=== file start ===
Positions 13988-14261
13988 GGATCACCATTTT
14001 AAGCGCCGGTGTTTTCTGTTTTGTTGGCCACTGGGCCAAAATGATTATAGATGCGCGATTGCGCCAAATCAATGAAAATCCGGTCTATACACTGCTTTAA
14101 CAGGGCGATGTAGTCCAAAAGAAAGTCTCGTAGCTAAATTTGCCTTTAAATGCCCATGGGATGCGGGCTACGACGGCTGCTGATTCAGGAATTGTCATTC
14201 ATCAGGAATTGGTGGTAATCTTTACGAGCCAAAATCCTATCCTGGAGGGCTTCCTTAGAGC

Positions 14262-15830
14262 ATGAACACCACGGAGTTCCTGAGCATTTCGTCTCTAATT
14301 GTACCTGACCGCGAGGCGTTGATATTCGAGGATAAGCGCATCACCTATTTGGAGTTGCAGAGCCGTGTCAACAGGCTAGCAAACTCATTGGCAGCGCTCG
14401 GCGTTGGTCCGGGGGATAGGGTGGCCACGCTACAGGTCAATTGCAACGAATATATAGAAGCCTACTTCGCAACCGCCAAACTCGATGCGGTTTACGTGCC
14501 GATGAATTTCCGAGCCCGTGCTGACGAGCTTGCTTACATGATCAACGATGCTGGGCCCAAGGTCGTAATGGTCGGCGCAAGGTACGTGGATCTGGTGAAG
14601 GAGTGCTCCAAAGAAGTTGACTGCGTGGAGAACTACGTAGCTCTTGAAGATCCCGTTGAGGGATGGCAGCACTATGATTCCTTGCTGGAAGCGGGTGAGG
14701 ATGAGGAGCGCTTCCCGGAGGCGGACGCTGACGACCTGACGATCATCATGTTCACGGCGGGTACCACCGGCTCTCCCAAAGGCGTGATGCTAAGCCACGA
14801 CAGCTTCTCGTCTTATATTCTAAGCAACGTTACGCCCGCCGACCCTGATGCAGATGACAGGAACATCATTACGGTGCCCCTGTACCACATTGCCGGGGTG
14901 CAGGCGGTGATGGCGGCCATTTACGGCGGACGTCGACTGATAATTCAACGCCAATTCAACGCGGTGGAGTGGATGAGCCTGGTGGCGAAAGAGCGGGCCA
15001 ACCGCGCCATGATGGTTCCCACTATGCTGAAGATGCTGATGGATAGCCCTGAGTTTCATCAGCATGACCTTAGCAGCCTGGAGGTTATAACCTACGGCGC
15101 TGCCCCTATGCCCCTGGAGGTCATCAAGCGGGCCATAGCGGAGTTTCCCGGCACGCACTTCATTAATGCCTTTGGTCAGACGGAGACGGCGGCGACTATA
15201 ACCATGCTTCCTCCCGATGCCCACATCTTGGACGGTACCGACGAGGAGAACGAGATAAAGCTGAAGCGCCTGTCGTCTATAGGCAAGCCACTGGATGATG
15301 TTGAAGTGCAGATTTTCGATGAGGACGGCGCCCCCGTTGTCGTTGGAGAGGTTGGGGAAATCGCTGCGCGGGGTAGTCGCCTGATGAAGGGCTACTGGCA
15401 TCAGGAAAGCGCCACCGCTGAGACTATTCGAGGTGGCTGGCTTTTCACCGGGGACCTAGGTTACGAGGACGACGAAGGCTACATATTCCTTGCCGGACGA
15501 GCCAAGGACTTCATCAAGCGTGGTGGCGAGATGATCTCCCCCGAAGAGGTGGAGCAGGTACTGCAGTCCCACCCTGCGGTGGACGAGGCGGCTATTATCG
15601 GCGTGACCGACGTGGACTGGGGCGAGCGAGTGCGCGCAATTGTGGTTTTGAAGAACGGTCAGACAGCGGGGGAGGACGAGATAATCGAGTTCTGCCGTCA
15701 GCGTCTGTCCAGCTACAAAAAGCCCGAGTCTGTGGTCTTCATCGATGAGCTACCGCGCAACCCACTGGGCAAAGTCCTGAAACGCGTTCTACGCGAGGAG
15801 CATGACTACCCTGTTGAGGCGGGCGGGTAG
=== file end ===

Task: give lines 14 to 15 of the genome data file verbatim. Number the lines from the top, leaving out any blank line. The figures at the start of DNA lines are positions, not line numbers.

14901 CAGGCGGTGATGGCGGCCATTTACGGCGGACGTCGACTGATAATTCAACGCCAATTCAACGCGGTGGAGTGGATGAGCCTGGTGGCGAAAGAGCGGGCCA
15001 ACCGCGCCATGATGGTTCCCACTATGCTGAAGATGCTGATGGATAGCCCTGAGTTTCATCAGCATGACCTTAGCAGCCTGGAGGTTATAACCTACGGCGC